On June 26th, the House passed the FY 20001 Commerce, Justice, and State and Related Agencies Appropriations Act, H.R. 4690, by a 214-195 vote.  Within the Department of Commerce, NOAA requested $2.9 billion and received $2.2 billion from the House.  The Oceanic & Atmospheric Research program had requested $302.5 million and was awarded $264.6 million, which includes $46. 2 million for atmospheric research, $117.3 million in climate and air quality research, and $88.1 million for oceans and Great Lakes program.  The National Weather Service had requested $634.9 million and received $621.7 million from the House.  Now that H.R. 4690 has passed the House, the Senate will begin working on the bill after its returns from the July 4th recess.

Next Steps

The Interior bill is now cleared for Senate floor consideration after which it would be taken up by a House-Senate conference committee. In recent years, the Interior bill has been one of the last to pass Congress, usually well after the October 1 start of the new fiscal year and usually in a package with several other appropriations bills. The urgency of election-year campaigning is likely to speed the process up a bit.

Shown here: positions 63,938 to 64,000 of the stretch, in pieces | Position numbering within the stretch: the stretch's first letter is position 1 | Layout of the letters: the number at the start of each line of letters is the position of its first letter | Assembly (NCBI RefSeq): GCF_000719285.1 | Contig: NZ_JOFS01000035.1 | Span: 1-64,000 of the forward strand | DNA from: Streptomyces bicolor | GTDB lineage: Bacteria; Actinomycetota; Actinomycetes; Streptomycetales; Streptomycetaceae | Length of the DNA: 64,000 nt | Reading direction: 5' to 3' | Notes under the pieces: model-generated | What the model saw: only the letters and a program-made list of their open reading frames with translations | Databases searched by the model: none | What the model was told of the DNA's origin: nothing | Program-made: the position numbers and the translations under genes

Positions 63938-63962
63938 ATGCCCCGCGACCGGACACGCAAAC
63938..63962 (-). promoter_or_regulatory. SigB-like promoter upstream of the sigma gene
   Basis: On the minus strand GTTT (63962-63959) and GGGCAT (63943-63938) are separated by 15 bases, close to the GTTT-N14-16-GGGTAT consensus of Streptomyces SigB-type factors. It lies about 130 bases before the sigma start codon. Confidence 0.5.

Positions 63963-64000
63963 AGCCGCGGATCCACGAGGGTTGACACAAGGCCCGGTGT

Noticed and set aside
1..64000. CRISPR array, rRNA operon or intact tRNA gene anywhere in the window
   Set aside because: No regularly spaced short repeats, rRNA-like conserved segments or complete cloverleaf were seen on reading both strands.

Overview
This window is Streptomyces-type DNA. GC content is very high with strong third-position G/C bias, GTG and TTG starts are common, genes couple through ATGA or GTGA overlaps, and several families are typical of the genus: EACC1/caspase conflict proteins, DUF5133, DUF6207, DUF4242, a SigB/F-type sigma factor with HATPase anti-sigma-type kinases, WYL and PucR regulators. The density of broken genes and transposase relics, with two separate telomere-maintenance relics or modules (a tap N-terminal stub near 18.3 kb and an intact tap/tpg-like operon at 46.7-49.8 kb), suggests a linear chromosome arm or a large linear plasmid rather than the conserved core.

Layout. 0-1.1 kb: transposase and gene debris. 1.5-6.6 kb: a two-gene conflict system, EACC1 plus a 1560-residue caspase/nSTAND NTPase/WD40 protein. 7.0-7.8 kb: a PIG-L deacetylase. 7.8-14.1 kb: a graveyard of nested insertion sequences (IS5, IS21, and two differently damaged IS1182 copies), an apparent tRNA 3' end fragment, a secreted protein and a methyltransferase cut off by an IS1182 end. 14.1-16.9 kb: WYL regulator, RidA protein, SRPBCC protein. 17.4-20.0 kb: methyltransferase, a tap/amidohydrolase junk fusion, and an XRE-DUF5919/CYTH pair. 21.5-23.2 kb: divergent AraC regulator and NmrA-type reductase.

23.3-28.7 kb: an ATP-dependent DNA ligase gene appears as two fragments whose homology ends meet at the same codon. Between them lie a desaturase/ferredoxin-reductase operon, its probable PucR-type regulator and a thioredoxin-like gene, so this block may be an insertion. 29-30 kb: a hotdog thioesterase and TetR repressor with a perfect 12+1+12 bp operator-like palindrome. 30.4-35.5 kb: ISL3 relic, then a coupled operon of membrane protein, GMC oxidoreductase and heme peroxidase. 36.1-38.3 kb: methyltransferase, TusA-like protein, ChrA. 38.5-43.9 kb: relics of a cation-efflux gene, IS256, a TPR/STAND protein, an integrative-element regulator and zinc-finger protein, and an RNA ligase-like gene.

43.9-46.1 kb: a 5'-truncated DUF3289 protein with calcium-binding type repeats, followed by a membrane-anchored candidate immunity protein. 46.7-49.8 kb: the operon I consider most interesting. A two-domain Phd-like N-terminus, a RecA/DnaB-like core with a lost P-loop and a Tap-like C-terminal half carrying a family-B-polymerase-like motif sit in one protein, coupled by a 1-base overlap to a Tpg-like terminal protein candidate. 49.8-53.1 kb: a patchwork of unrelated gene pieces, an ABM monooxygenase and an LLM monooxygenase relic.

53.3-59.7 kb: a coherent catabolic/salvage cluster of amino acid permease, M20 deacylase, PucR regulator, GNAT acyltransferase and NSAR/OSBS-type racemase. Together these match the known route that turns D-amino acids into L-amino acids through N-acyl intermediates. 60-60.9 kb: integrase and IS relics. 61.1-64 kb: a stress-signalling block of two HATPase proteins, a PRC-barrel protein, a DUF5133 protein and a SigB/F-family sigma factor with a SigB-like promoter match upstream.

The Senate is not expected to take up the VA/HUD bill until late July. The Senate allocation for this bill is particularly low as the Senate Appropriations Committee has shifted funding to other bills. It is expected, therefore, that the initial numbers for NSF and NASA will be quite low, but it is also likely that the continued good news on the federal budget surplus will encourage the release of additional funds for these programs in the closing rounds of the appropriations process late this summer and into the fall. Congress will be very eager to get home and campaign in the fall and is not likely to drag out negotiations with the Clinton Administration over these bills. Hence a late-season compromise is all but inevitable. Keep an eye out for future alerts, which will call on the geoscience community to tell their senators and representatives of the importance of federal investment in geoscience programs.

Sources: American Institute of Physics, E&E News, House and Senate Appropriations Committee, Library of Congress,

Special update prepared by David Applegate and Margaret Baker, AGI Government Affairs Program

Please send any comments or requests for information to the AGI Government Affairs Program.

Posted June 27, 2000